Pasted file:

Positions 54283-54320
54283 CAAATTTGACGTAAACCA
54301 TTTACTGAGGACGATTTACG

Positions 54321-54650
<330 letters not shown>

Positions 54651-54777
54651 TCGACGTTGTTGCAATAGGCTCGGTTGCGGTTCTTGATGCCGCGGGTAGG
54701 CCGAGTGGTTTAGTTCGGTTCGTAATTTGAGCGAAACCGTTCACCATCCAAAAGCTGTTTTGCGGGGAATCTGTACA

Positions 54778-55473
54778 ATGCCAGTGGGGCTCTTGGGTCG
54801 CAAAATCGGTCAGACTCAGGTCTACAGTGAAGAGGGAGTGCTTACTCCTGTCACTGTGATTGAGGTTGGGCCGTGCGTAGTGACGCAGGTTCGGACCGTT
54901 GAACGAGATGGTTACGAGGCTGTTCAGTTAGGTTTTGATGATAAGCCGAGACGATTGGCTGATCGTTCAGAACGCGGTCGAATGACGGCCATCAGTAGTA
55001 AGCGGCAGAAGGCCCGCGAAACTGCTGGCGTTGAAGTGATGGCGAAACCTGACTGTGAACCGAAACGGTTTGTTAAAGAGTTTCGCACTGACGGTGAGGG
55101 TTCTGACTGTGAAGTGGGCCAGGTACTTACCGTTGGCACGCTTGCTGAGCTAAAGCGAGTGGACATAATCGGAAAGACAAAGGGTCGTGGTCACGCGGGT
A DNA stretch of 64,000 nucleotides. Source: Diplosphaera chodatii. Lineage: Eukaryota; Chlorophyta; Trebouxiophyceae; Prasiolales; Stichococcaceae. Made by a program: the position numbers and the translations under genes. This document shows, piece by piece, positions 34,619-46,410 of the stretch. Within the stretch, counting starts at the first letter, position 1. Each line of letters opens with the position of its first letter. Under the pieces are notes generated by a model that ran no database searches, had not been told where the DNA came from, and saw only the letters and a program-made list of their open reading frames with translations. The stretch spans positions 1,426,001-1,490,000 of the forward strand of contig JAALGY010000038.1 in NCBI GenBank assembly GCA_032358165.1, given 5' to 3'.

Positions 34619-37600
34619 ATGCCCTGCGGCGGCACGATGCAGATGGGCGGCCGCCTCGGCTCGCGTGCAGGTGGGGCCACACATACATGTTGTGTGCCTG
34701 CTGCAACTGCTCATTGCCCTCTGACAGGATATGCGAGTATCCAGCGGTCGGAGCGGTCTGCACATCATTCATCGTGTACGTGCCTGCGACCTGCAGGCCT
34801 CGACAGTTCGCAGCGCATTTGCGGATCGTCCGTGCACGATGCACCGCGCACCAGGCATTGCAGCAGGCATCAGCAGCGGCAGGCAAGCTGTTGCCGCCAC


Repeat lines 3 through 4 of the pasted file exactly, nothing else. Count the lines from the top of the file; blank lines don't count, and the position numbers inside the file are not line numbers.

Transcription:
54301 TTTACTGAGGACGATTTACG

Positions 54321-54650